[Dirvish] Copying dirvish vaults (heavily hard linked)

Shawn (Red Mop) redmopml at comcast.net
Thu Mar 6 20:49:21 UTC 2008


On Thursday 06 March 2008 11:28:31 am Keith Lofstrom wrote:
> On Thu, Mar 06, 2008 at 09:33:52AM -0700, Shawn (Red Mop) wrote:
> > Tar is actually very fast.  I used it to split a bank about a month ago. 
> > It was a little unnerving, so I ran rsync -aH on top of (after) tar, and
> > rsync did almost nothing.  The du -hcs * in each vault already matched.
>
> "Almost nothing", unfortunately, can be a big difference.  When I was
> testing, tar did not produce bootable images, because some of the special
> files did not copy.   Perhaps it has been improved.  rsync does produce
> bootable images (if it did not, then dirvish wouldn't be very useful).
>
> My point is that these file copy tools can take a surprisingly long
> time.  My 500GB backup drive is now about 70% full, with about 100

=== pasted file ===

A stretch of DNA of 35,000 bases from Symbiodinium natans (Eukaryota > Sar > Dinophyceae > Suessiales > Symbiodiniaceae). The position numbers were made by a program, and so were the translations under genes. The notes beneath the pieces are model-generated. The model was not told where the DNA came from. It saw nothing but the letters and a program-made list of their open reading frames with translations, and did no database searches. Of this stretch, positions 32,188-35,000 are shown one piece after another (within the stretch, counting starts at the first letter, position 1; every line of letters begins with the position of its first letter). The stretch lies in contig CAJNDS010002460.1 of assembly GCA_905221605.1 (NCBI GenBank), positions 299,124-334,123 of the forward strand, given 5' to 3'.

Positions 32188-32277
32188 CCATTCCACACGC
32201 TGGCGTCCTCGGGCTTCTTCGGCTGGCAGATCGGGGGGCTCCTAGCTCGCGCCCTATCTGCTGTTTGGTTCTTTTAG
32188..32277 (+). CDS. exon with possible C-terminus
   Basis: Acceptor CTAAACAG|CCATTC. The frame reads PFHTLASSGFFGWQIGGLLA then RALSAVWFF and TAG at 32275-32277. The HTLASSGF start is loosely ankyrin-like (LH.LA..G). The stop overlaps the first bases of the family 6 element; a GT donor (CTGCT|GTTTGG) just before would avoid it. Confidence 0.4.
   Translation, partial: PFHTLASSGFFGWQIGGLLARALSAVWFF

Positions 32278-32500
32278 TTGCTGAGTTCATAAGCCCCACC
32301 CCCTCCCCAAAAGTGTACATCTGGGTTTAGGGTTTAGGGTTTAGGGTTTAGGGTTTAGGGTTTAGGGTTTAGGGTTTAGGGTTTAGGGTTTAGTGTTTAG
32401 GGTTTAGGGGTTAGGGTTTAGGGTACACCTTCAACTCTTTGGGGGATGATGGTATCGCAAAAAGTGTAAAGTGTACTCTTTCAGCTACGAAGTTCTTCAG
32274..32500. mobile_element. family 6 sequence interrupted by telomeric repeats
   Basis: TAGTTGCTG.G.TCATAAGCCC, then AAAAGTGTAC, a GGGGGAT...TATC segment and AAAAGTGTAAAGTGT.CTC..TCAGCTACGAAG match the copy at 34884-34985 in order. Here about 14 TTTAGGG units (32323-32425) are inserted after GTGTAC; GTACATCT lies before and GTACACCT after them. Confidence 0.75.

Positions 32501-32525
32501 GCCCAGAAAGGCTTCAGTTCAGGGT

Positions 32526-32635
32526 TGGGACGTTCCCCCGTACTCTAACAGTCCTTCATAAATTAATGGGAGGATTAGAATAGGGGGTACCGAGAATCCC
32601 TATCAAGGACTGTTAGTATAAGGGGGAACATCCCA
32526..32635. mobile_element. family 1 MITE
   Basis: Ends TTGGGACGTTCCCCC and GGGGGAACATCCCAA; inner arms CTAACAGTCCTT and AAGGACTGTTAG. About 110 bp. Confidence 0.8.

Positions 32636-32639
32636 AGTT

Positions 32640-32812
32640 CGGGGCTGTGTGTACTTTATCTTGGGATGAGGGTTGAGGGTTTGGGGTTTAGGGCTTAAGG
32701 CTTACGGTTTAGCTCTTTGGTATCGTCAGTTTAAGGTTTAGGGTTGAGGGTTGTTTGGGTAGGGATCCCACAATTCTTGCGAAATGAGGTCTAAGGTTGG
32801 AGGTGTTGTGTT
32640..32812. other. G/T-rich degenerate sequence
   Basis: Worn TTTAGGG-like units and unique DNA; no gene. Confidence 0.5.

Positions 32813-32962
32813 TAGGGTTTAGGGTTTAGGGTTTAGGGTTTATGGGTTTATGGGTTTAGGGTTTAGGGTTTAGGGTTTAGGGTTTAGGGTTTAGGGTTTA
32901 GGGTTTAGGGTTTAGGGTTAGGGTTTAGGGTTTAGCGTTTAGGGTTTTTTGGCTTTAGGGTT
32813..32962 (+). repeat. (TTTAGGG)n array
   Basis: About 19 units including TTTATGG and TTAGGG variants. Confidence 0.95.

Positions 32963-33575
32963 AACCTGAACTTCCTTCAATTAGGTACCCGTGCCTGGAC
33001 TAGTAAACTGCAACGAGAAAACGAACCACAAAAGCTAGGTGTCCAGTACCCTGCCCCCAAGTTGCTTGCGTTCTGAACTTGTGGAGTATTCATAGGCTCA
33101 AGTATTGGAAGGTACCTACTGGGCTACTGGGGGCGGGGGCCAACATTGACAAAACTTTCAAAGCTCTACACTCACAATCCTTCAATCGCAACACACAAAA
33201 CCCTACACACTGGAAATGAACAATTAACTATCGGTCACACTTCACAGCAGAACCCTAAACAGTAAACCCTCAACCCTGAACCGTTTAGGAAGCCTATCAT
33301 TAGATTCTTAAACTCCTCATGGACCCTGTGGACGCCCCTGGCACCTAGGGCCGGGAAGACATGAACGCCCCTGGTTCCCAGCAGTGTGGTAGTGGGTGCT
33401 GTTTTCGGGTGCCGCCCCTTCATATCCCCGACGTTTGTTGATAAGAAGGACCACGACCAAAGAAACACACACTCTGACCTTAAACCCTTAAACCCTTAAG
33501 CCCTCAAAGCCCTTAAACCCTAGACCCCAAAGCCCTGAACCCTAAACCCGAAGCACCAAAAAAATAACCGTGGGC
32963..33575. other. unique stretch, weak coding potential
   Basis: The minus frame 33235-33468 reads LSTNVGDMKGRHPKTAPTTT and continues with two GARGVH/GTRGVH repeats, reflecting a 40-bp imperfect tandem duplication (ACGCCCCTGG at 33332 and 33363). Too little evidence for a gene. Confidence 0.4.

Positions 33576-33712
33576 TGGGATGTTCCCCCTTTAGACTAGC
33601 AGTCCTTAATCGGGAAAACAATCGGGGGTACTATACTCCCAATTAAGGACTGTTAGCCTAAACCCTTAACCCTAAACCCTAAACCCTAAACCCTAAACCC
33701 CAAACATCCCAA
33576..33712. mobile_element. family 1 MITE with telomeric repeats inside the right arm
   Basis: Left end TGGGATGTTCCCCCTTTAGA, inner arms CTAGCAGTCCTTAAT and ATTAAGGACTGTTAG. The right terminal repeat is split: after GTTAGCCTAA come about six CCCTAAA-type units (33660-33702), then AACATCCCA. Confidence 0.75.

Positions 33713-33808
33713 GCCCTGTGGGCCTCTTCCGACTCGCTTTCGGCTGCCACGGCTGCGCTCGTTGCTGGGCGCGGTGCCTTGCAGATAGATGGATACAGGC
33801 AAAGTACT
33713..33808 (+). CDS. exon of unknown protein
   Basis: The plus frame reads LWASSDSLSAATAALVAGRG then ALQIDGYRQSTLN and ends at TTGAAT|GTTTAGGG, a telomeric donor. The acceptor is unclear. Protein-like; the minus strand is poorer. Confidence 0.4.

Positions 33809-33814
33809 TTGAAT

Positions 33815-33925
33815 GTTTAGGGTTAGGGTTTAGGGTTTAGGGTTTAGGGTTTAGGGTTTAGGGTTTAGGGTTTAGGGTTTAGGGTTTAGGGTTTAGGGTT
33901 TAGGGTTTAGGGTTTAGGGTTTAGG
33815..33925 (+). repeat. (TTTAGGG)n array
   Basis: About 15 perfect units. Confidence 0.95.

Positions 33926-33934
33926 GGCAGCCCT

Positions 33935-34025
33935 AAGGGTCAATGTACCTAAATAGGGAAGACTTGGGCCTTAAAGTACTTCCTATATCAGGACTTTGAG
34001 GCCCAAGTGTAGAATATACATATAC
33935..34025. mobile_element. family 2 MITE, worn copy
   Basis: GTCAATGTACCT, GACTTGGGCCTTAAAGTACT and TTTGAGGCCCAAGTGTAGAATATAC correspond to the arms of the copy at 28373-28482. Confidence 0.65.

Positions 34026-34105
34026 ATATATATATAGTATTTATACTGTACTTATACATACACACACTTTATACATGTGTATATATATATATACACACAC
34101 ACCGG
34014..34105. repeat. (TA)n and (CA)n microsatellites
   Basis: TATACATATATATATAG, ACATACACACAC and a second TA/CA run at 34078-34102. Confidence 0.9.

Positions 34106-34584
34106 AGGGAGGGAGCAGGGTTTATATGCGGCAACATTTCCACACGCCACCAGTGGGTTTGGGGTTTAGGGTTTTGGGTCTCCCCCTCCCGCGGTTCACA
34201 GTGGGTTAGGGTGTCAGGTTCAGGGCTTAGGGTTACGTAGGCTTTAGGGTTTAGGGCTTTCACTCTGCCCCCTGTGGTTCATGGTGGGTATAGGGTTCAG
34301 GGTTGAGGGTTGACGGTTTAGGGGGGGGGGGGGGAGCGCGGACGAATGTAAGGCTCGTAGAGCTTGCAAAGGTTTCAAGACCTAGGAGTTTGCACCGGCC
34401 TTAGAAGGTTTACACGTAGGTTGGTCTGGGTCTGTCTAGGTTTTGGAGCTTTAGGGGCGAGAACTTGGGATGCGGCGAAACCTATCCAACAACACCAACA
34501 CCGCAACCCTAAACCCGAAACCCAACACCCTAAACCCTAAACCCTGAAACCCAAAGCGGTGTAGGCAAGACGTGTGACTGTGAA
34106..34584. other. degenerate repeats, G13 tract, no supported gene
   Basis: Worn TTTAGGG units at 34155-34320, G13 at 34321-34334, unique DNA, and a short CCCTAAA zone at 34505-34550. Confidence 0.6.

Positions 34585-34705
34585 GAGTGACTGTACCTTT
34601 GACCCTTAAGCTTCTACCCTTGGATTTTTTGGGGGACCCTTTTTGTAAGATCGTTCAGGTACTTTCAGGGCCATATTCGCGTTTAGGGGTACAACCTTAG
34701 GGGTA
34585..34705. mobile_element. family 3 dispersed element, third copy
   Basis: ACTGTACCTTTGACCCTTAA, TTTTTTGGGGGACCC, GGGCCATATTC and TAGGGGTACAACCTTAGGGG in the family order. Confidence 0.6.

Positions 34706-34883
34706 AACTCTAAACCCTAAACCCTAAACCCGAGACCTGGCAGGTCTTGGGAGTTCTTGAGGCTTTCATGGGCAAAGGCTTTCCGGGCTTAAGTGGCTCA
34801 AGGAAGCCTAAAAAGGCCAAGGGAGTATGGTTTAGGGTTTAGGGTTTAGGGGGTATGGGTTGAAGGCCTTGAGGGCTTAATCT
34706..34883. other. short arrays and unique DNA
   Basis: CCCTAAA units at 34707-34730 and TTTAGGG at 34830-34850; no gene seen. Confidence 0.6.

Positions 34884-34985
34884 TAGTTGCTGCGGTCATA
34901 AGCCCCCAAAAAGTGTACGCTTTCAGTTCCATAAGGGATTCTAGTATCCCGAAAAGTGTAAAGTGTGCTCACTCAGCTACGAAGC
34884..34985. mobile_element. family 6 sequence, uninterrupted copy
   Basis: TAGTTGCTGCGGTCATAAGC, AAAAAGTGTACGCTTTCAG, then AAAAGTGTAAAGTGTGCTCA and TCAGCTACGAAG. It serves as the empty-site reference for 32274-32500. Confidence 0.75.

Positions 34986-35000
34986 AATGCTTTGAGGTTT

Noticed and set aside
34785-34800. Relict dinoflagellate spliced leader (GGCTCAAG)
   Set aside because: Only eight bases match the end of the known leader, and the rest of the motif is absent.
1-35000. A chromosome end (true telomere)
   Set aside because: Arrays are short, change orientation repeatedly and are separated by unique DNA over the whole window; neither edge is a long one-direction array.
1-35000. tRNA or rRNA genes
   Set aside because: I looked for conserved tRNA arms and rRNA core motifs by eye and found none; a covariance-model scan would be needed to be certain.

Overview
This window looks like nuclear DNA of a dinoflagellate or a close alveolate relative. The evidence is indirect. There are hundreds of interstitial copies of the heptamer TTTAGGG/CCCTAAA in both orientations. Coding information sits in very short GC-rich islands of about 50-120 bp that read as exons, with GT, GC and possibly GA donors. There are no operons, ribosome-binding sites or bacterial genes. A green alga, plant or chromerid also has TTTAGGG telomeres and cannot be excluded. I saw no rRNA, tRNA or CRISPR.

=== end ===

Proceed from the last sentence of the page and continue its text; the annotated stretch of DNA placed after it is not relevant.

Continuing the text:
> images on it (I do not expire them), meaning that to some tools, on
> the file level, the drive appears to contain around 60 terabytes.
> A drive copy at the file level will attempt to traverse a large
> fraction of that 60TB;  if the interface is running at 20MB/sec
> that will take a large fraction of 800 hours.  Yikes!
>
> > LVM + resize2fs is one of my very best friends.  I grow and shring
> > partions all the time.  It's a real kick to move a partition from one
> > disk to another while the partition is in use without rebooting, or even
> > taking the partition offline.
>
> Yes, fine tools.  I wish resize2fs had an extra option for increasing
> or decreasing inode *density*.  It does add or subtract inodes as you
> grow or shrink partitions, maintaining the ratio of inodes to data,
> but sometimes the problem is a lack or surplus of inodes.  "Plan
> ahead" is not always possible or easy with heavily hard-linked file
> systems with unpredictable future usage.
>
> Is there a tool that permits the manipulation of inode density on
> a used file system?
>
> Keith

I was worried about booting too.  Thus, I did run rsync after.  It did run 
faster running tar then rsync over just rsync.  Perhaps I should have added 
that.


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